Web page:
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Friday 5: Things To Ponder This Week In Higher Ed 4/17/20

Believe you can and you’re halfway there.

Theodore Roosevelt

Our Next Friday 5 Live - Helping Students Finish The Semester Successfully   

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Updates on COVID-19 and Higher Education

COVID-19 and its impact on higher education continue to be the focus of higher education news sources.  This week, attention turned to the CARES Act, the continued discussion of grading policy changes, and reports that institutions like Boston University are making plans for a Fall 2020 start without students on campus.  WCET has provided additional updates this week on relevant federal policy changes.  The Chronicle continues its extensive reporting this week as well as Inside Higher Ed offering up-to-date reporting.


COVID-19 Stimulus Money for Higher Education

Institutions are scrambling to address demands for refunds from students forced off campus by COVID related closures, reports Inside Higher Ed this week.  Many institutions began to provide partial refund plans in the weeks after closing. Students at the University of Minnesota petitioned their Board of Regents for refunds while students in Arizona have filed a class action lawsuit demanding partial repayment of room and board and student fees. Universities are reporting losses in the millions of dollars on student refunds: Clemson estimates it will refund $15 million, and the University of Maine reports it has paid out $12.8 million to students in room and board refunds.


Uncertainty Regarding DACA Students’ Eligibility for Stimulus Relief

DACA students are not eligible for federal financial aid, but does that mean they are also ineligible for relief from the CARES Act? This is the question many institutions are grappling with as they look to how they can distribute CARES Act monies.  Policy experts recommend institutions think creatively about how they can provide resources to impacted students like contracting with providers to directly secure childcare or providing technology.


Job Training Programs Halted

The Chronicle reports this week on job training programs halted by COVID-19 closures and the impact of those closures on low-income students.  Students in high demand fields like nursing and welding have had to stop in-person training, and those in the final stages of work-based training are unsure of their future employment or the length of time it will now take them to finish their program. Many states are adjusting licensure requirements in programs like nursing by shifting clinical hours online via simulation versus direct patient care. Experts worry long delays in program completion will result in students dropping out - a result that would be damaging to the students and their local economies.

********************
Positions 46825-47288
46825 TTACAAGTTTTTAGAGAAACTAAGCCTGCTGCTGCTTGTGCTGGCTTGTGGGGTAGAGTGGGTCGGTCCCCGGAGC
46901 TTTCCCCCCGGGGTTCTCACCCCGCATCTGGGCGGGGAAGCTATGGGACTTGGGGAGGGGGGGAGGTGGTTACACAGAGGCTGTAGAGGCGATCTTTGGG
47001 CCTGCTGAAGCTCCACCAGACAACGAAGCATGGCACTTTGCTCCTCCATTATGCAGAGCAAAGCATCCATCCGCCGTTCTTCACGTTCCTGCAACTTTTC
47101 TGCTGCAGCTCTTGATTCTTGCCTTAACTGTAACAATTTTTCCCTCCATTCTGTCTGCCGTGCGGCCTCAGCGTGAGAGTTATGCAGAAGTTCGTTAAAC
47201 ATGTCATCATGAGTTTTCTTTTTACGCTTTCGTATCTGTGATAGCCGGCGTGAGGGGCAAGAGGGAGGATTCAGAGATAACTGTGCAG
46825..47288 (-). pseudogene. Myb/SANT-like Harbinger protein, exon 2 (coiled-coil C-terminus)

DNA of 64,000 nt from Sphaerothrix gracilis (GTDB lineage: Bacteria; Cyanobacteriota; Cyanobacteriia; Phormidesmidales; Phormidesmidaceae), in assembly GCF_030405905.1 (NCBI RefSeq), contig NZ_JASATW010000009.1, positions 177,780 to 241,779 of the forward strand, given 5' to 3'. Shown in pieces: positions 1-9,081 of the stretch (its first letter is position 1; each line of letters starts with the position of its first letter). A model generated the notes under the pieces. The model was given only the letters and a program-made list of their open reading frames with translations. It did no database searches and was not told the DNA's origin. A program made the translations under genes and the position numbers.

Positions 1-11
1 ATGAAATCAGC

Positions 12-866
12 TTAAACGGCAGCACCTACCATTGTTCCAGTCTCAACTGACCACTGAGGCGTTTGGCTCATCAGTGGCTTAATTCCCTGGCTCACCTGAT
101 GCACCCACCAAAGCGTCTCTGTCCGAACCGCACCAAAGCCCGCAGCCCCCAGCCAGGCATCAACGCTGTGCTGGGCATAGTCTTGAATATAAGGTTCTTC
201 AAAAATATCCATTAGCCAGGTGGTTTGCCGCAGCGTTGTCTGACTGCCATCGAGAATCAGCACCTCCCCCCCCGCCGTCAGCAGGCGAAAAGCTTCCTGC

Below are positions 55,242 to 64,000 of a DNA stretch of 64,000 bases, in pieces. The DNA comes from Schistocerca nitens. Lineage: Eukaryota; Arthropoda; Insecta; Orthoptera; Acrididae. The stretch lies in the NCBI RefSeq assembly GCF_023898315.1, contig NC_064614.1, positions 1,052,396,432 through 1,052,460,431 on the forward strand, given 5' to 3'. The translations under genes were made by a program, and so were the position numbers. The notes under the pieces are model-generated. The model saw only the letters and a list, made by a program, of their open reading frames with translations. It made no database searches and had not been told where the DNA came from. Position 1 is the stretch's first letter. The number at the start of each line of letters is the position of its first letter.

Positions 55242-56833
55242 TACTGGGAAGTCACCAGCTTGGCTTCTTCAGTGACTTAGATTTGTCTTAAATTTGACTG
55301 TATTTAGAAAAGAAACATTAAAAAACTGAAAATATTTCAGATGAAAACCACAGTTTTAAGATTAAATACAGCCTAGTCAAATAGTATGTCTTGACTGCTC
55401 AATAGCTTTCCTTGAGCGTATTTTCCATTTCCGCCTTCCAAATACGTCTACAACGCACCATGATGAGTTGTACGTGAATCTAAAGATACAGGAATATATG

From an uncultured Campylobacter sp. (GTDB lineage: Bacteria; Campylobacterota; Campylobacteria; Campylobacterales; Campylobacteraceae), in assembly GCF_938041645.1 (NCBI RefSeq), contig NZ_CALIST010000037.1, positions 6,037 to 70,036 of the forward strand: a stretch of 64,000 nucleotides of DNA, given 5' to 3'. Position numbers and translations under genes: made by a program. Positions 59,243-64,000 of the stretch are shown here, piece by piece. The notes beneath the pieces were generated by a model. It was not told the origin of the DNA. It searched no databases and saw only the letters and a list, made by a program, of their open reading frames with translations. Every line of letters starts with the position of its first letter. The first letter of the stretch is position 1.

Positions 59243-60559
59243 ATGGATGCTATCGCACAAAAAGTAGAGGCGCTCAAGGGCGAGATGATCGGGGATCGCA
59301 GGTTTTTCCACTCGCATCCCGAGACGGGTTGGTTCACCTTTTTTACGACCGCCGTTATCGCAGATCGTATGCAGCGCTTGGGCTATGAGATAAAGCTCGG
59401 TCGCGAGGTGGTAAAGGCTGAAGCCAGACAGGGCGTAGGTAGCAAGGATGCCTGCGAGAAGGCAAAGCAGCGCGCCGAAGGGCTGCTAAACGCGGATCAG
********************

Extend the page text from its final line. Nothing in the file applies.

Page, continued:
“Students who are enrolled in our career and technical programs and allied health programs are getting prepared to enter high-demand fields that pay family-sustaining wages. The delay in their ability to complete their education is keeping many of them in poverty.” Columbia Basin College’s president, Rebekah S. Woods.


Presidential Searches in the Midst of Pandemic

Inside Higher Ed examines how COVID-19 is influencing presidential searches and retirements.  Boards are asking presidents to postpone planned retirement rather than have leadership changes take place during this unsettled time.  Those institutions that are moving ahead with planned searches are shifting interviews to online formats. “Some colleges have informed candidates that they are the top choice for jobs, but they are waiting to present a final offer until the candidates are able to travel to campus.”

Author: Meg Foster
April 17, 2020
Comments 1
  • Aaron W. Hughey
    Aaron W. Hughey

    Interesting. I am working with Career and Workforce Development at Western Kentucky University to develop online alternatives to the face-to-face training we do at regional companies and agencies. It’s been a steep learning curve, and getting buy-in from the organizations is sometimes a tough sell, but we are making progress. Many eventually come to see this not as a replacement for traditional professional development, but as another option. Stay tuned.

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